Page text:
Get Reel: Acting isn't always child's play
Children have been stealing scenes in movies as long as there have been scenes to pilfer. Most capitalize on their inherent cuteness while others can just flat-out act.
Abigail Breslin, the child star du jour, has both cuteness and acting talent in her corner, having already been nominated for an Oscar for her performance in "Little Miss Sunshine." The 12-year-old has since starred in "Nim's Island" and "Kit Kittredge" after making her film debut at the tender age of 6 playing Mel Gibson's daughter in "Signs."
On the boy's side, Freddie Highmore has established an impressive film resume also. After his 12-year-old turn in "Finding Neverland," he has appeared in "Charlie and the Chocolate Factory," "August Rush," "The Golden Compass" and "The Spiderwick Chronicles." Now 16, Highmore is approaching that awkward age where child actors seek a career as thespians and try to make the transition to adulthood.
We'll place emphasis on the word "try" because most child actors don't succeed as adults, as a look at the long list of career crashes will attest. These include the most popular and famous child actress of all, Shirley Temple, who, as an adult, became better known as an ambassador. One of her few mature roles of note was "The Bachelor and the Bobby-Soxer," made when she was 19. If fans want to feel ancient, Temple is now 80.
Other young thespians whose adult careers displayed all the dazzle of a spent sparkler include the youngest Oscar winner Tatum O'Neal ("Paper Moon"), Linda Blair ("The Exorcist") Henry Thomas ("E.T.: the Extra-Terrestrial"), Lukas Haas ("Witness"), Margaret O'Brien ("Meet Me in St. Louis"), Macauley Culkin ("Home Alone"), Hayley Mills ("The Parent Trap"), Freddie Bartholomew ("Captains Courageous"), Mary Badham ("To Kill a Mockingbird"), Jackie Coogan ("The Kid" - he later played Uncle Fester on TV's "The Addams Family"), Jackie Cooper ("The Champ" - he later played Perry White in "Superman"), Virginia Weilder ("The Philadelphia Story"), Mackenzie Phillips ("American Graffiti"), Brandon De Wilde ("Shane"), Baby Peggy (aka Peggy-Jean Montgomery), Edward Furlong ("Terminator 2: Judgment Day"), the Coreys - Feldman and Haim - and the stars of many John Hughes films, Molly Ringwald and Anthony Michael Hall.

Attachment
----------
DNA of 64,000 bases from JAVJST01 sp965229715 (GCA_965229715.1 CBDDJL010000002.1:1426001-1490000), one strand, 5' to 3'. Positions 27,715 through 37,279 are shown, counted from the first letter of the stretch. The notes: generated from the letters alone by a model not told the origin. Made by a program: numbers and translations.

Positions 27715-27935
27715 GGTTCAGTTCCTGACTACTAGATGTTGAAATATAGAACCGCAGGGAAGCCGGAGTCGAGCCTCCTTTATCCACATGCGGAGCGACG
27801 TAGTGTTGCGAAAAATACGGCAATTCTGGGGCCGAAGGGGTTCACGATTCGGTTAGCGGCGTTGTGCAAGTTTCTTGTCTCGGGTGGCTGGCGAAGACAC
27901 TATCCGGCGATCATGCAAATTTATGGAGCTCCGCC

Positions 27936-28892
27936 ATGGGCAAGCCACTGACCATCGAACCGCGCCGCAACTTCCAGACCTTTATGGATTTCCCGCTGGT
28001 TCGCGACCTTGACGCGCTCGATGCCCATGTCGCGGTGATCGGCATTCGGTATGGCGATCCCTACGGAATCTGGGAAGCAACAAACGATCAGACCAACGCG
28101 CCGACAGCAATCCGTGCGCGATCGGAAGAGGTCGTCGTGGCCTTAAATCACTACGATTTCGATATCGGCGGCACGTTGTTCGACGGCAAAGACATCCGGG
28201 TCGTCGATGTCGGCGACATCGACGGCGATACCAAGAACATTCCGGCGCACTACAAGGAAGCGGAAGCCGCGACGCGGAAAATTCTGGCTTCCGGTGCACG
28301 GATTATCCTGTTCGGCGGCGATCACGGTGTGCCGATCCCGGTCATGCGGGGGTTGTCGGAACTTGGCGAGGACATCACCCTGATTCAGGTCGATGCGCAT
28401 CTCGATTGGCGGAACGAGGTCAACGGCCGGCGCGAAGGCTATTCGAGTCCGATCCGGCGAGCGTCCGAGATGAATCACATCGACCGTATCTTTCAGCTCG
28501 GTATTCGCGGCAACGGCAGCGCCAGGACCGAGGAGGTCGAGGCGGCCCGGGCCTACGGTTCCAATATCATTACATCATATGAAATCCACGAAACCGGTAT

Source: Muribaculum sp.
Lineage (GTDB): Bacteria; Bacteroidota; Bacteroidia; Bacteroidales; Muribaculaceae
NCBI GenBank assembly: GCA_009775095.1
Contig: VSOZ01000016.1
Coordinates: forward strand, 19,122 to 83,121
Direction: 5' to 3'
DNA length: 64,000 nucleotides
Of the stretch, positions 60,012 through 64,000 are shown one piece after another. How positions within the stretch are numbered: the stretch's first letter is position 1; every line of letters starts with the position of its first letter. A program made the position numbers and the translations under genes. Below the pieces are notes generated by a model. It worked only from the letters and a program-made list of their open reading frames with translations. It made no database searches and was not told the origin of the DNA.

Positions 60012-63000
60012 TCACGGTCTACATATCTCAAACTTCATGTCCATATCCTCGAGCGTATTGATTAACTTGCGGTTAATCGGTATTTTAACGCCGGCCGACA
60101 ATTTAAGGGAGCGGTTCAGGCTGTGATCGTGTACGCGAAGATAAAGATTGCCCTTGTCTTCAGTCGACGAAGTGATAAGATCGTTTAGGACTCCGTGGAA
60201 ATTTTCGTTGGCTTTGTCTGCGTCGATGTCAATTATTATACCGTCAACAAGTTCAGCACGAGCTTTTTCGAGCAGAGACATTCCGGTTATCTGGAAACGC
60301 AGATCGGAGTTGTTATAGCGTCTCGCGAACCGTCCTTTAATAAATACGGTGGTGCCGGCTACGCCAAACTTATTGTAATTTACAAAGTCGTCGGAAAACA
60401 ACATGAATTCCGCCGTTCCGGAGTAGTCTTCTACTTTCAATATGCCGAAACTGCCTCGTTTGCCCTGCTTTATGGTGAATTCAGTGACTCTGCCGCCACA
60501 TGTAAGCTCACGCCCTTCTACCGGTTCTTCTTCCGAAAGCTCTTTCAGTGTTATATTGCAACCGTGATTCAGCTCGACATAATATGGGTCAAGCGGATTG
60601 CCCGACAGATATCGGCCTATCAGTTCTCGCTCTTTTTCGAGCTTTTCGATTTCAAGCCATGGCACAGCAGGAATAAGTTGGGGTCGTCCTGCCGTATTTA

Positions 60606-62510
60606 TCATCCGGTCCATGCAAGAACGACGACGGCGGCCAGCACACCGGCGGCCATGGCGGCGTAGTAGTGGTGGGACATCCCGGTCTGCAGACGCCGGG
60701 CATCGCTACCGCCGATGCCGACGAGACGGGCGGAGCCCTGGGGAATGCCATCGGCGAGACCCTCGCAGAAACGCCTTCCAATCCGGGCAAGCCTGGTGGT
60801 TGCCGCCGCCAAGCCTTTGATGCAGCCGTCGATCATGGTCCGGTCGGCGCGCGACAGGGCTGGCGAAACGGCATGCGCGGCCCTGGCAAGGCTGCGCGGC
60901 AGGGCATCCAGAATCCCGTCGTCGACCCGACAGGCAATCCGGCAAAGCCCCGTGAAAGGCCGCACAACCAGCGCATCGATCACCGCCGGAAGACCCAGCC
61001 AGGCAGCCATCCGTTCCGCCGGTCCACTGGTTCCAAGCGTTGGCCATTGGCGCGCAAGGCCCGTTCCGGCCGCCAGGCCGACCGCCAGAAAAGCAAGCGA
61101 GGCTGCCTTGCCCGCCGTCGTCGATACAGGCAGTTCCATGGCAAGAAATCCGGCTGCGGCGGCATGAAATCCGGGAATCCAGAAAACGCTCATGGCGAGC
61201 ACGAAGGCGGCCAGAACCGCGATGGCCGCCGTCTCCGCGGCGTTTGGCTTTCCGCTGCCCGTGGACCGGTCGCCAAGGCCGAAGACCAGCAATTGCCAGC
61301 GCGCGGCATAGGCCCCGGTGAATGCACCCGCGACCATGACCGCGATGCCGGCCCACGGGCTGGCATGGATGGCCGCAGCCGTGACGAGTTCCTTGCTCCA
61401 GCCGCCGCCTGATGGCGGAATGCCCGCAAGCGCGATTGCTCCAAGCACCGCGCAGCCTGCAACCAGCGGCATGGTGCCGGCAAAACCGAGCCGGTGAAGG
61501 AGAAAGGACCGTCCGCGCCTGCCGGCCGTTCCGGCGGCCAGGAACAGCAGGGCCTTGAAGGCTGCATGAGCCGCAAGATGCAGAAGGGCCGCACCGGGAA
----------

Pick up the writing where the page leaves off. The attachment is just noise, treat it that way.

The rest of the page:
And who can forget Pia Zadora, who was 10 when she electrified the acting world in "Santa Claus Conquers the Martians"? She's now 54.
Before the hate mail starts flying in from fans of some of these stars, let's just say that while these thespians may still be acting, their roles as adults don't measure up to the quality of their films and performances as children. We'll also note that we're not including television work here, only films.
Clearly, most child stars falter when they get older because the cuteness factor disappears. Others get sidetracked by other pursuits, while the rest may have lacked the skill, luck, proper management or drive to keep their name on the marquee. Then there are those juveniles who, when they reached adulthood, simply quit the business or died. River Phoenix, one of the best child actors of his generation, died at 23.
While a number of young thespians have successfully made the transition to adulthood, an even smaller field consists of great child stars who have become great adult stars.
To try to remove some of the subjectivity surrounding the term "great," we'll list actors and actresses whose performances in films when they were young and when they were old both received praise from critics, the public or both. In some instances, the films may be more praiseworthy than the performances, but the child still made an impression. For brevity's sake, we're only focusing on actors and actresses who made a name for themselves in film, though some television work may be worth mentioning. We'll also limit ourselves to a dozen choices, opening ourselves up to attack from the omission brigade.